Teachers never stop learning. Those within the educational world always seek to update and widen their knowledge and skill set.
From the start of their career, teachers take part in CPD, respond to feedback, learn from peers and engage in a wide range of courses, which often lead to qualifications. Teachers have a thirst for knowledge about how they can improve their practice.
What are the options?
For those looking to formalise this development, completing a National Professional Qualification (NPQ) or master’s degree provides additional training and gives you a recognised qualification at the end.
Investing in training for leadership is widely seen by academics as essential preparation for readiness to take on more senior roles within education. Neither course should be taken on out of a sense of duty: both courses will require genuine dedication and enthusiasm.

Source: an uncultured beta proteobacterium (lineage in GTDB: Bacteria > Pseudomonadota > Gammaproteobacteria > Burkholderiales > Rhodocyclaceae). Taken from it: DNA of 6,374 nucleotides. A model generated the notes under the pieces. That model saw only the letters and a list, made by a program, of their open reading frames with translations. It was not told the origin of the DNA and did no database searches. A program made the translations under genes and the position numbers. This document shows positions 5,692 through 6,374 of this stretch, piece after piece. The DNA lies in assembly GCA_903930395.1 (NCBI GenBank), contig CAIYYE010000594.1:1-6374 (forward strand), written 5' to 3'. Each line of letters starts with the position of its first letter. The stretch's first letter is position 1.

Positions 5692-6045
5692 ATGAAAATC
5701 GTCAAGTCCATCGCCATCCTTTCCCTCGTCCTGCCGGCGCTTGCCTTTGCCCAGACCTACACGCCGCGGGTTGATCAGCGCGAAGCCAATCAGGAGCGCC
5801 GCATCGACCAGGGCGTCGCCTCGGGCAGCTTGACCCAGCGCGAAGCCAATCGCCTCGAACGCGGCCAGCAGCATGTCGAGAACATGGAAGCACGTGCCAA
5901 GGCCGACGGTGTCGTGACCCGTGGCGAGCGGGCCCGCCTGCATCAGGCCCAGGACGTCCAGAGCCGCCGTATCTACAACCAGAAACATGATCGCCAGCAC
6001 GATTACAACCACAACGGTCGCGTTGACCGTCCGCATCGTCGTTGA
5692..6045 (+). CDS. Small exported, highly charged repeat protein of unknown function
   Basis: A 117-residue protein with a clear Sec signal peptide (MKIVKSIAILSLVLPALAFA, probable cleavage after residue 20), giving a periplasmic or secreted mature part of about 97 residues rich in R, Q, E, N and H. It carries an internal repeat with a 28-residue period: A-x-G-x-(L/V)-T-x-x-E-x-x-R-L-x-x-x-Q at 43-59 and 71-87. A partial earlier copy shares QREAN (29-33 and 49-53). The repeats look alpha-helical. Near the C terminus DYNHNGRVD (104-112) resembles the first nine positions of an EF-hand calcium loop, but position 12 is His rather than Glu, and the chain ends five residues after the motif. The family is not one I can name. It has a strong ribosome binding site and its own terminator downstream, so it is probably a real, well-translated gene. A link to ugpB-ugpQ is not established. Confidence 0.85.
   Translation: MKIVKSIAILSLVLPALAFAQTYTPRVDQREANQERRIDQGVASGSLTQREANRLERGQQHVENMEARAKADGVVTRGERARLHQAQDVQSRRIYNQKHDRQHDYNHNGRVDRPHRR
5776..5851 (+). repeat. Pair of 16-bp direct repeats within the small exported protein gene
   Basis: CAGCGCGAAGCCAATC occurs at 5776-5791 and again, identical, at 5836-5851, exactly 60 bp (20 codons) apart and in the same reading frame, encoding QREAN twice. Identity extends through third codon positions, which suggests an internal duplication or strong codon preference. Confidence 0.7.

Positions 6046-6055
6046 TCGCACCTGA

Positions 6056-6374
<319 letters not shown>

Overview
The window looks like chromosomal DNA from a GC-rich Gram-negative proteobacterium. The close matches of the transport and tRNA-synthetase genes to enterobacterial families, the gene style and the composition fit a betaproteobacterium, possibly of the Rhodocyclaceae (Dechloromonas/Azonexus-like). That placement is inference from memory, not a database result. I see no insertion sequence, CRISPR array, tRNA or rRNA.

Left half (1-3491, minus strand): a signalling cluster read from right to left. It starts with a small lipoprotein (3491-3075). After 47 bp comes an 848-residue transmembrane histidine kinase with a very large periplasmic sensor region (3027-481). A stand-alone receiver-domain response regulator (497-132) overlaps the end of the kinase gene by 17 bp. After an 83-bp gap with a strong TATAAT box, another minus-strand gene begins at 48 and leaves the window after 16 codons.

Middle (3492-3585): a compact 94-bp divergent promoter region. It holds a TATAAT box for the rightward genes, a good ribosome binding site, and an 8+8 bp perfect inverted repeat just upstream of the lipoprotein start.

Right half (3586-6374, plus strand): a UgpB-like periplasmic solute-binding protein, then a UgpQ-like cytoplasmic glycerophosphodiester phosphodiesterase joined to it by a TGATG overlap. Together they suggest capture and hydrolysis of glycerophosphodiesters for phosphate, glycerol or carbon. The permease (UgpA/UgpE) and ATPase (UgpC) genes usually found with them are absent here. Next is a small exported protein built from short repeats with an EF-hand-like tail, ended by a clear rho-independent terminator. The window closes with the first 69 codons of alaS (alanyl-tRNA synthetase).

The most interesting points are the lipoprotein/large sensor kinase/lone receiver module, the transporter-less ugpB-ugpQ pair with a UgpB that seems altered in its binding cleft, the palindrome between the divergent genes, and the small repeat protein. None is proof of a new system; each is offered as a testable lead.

Many providers use online platforms for distance learning. Therefore, teachers should look at the course structure and its accessibility to ensure it can be completed from a distance, at a suitable time for them.
I completed a National Professional Qualification for Headship (NPQH) in 2009 and gained my first headship in the same year. I had been inspired and encouraged by my headteacher while I was a deputy head. The connections I made with peers on the course, and with my placement school, proved invaluable and a constant source of support in my first years as a headteacher.